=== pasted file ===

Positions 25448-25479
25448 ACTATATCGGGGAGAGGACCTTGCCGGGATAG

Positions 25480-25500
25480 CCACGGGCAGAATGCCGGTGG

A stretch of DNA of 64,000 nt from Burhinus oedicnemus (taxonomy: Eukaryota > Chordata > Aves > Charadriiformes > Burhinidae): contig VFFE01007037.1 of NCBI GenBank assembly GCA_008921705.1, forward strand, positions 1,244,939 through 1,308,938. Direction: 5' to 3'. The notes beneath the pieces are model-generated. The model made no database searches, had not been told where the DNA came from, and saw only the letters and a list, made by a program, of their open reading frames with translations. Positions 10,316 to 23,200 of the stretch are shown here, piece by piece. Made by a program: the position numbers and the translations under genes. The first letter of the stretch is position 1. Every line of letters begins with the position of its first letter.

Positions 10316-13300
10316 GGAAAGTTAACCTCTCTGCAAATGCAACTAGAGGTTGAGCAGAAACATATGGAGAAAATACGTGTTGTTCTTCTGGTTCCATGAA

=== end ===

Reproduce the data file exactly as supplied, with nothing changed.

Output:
Positions 25448-25479
25448 ACTATATCGGGGAGAGGACCTTGCCGGGATAG

Positions 25480-25500
25480 CCACGGGCAGAATGCCGGTGG

A stretch of DNA of 64,000 nt from Burhinus oedicnemus (taxonomy: Eukaryota > Chordata > Aves > Charadriiformes > Burhinidae): contig VFFE01007037.1 of NCBI GenBank assembly GCA_008921705.1, forward strand, positions 1,244,939 through 1,308,938. Direction: 5' to 3'. The notes beneath the pieces are model-generated. The model made no database searches, had not been told where the DNA came from, and saw only the letters and a list, made by a program, of their open reading frames with translations. Positions 10,316 to 23,200 of the stretch are shown here, piece by piece. Made by a program: the position numbers and the translations under genes. The first letter of the stretch is position 1. Every line of letters begins with the position of its first letter.

Positions 10316-13300
10316 GGAAAGTTAACCTCTCTGCAAATGCAACTAGAGGTTGAGCAGAAACATATGGAGAAAATACGTGTTGTTCTTCTGGTTCCATGAA